Shrill (Hulu) Lindy West’s memoir didn’t originally strike me as good source material for a fictional show, but the first season absolutely charmed me. Aidy Bryant (who I didn’t know before because I hate Saturday Night Live and never watch it) is amazing as a woman trying to navigate life as an entry-level journalist with a meddling mom and a terrible non-boyfriend. I guess you would say that her weight is the hook of the show, but it’s not like every episode is about how hard it is to be fat. Very early on she decides she is going to stop obsessing and just live her damn life, and most of the episodes are about her doing just that. Within the first five minutes of episode one I started googling to try to figure out where to buy her cute clothes and the infuriating answer is that they had to custom make basically everything because plus-size clothes are so awful. So enjoy the show, but know going in that you will not be able to buy those dresses.
Fleabag (Amazon) When I started writing this I initially thought, “Oh, I have three women-centered comedies to recommend!” But Fleabag might stretch the definition of comedy, so be warned. It follows a young London woman though encounters with men, her father and stepmother (played by the marvelous Olivia Coleman as possibly the worst woman in the world), and her sister. The main character is clearly on the verge of falling apart after a tragedy that is only slowly revealed in the show, and her relationships with her family make me want to use words like “searing” and “blistering.” Phoebe Waller-Bridge is the star and creator, and she is so observant and specific about the absurdity of life that the show is funny, while also pressing on some very painful areas of the psyche. Season 1 has been out for a couple of years, but I was finally inspired to watch it because Season 2 just showed to raves in the UK, and will be coming to Amazon in May. So now is a good time to get on this dark, dark train.
Since the management of tumblr appears to be going insane as they implement rules to destroy their own user base, I’m going to recommend these stories while they’re still around to link to. None of these are fanfic, but they’re very much in that mode, ie, much more character driven than plot-driven.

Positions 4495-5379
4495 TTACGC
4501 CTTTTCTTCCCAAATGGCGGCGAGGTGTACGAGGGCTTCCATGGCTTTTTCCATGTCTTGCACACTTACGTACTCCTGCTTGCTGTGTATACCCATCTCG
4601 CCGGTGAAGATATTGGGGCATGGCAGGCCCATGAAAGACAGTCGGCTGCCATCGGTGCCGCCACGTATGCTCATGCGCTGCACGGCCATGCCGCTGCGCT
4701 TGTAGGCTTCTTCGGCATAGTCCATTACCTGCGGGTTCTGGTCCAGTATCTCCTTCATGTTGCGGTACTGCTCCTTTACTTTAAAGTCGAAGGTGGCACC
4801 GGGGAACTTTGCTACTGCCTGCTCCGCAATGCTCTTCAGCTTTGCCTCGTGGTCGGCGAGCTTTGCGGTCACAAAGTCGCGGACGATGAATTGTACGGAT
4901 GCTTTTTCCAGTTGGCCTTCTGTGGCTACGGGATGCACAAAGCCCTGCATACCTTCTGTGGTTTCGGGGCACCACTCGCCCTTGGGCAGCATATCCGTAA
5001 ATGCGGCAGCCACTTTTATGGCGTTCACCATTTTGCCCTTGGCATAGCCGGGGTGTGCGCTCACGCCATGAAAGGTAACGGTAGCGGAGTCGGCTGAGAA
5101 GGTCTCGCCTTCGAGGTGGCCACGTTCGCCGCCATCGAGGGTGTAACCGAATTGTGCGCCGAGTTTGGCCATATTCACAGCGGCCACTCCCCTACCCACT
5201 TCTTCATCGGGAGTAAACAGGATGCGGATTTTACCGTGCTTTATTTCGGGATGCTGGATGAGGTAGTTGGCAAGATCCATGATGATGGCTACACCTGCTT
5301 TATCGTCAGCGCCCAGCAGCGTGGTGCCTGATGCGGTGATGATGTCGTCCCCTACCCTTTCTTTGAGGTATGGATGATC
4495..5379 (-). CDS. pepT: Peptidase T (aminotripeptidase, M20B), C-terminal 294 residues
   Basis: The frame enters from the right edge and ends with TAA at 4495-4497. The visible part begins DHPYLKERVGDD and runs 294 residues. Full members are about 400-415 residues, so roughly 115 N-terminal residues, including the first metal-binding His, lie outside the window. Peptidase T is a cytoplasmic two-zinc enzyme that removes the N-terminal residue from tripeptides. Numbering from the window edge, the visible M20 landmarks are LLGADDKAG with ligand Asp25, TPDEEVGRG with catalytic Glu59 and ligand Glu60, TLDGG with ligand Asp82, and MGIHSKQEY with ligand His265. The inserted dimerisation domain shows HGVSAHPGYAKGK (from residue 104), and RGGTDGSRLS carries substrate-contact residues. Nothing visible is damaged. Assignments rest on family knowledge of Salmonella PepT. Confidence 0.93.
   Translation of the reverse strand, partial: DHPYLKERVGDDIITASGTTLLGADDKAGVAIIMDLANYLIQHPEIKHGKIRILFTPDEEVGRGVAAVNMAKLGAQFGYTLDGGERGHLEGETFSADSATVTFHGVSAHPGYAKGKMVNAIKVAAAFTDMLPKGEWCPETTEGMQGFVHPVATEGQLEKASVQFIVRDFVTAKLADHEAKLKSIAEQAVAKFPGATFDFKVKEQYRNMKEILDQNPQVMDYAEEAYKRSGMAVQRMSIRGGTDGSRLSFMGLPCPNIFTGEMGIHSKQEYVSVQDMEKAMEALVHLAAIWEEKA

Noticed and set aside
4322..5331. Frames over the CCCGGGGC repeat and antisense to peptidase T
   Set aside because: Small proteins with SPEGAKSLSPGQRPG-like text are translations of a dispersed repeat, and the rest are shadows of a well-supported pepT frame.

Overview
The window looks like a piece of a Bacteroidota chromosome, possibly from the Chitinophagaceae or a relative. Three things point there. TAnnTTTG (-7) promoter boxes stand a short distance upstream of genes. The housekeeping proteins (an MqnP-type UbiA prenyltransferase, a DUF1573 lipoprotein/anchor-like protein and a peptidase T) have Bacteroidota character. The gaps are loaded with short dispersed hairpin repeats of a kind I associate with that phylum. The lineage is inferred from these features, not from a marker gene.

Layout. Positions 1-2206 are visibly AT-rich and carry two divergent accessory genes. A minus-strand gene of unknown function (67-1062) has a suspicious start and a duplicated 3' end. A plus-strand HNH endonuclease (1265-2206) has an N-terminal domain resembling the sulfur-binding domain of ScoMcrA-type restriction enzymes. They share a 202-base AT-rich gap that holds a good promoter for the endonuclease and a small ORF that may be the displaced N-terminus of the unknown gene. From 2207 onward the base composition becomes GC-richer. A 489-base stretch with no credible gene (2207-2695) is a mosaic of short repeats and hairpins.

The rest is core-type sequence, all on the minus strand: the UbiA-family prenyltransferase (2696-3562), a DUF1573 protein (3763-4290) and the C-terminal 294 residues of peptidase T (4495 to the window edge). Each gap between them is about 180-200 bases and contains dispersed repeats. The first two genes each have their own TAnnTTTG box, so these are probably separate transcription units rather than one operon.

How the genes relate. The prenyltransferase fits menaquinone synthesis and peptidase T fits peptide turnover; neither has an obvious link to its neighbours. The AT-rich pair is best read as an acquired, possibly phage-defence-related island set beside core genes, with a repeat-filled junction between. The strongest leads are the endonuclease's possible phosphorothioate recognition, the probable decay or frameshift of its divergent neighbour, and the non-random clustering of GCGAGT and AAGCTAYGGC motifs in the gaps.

How to Bury a Gentile
by Tentacular Investigations
This is a really interesting short story in the intersection of religion and supernatural fantasy, that strikes me as similar in tone to Manly Wade Wellman’s short stories in Who Fears the Devil?. If you haven’t read those, then you absolutely should as well. But in this as well as in Wellman’s stories, spirits and humans have intersecting needs and if you’re lucky, you can deal with the situation that occasionally arise without ever learning what the consequences of failure would have been.
In response to the prompt: You are the wind’s interpreter. What’s it saying?
This is hilarious and while I wouldn’t mind a full novel about it, it’s also a very cute if somewhat sketchy short story of high fantasy style with kings and castles and swords and sorcery. And it opens with the line, “Tell Miles, the wind whispers, that he’s a little bitch.” Which just cracks me up.
In response to the prompt: With all the instances of people getting retrieved from the fae, I think it would be pretty interesting to free a person that you aren’t looking for.
This is really quite short, less than a full scene even, maybe half a scene?, that is pretty much exactly what the prompt says. And it’s hilarious!
My Sister, the Serial Killer
by Oyinkan Braithwaite
This book was very good and I highly recommend it, but it was also not at all what I expected even though I’m not quite sure what I was expecting. I’ll start by saying that it’s Nigerian noir. I haven’t read very much Nigerian literature or very much noir, so I’m not sure if it was one of those aspects or something entirely unique to the author that had the characters and their interactions fall into a sort of odd uncanny valley for me. It was unnerving and I was never quite sure what to expect. And despite it being less than two hundred pages, I had to take multiple breaks to relieve my poor nerves, as I walked around the house going, “oh no…., oh, no….”